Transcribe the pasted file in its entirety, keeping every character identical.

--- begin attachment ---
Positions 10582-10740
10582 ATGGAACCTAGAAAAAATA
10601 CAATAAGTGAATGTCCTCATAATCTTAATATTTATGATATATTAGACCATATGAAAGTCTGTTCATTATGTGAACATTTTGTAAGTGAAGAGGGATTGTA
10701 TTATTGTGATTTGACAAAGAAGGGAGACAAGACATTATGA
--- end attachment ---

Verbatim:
Positions 10582-10740
10582 ATGGAACCTAGAAAAAATA
10601 CAATAAGTGAATGTCCTCATAATCTTAATATTTATGATATATTAGACCATATGAAAGTCTGTTCATTATGTGAACATTTTGTAAGTGAAGAGGGATTGTA
10701 TTATTGTGATTTGACAAAGAAGGGAGACAAGACATTATGA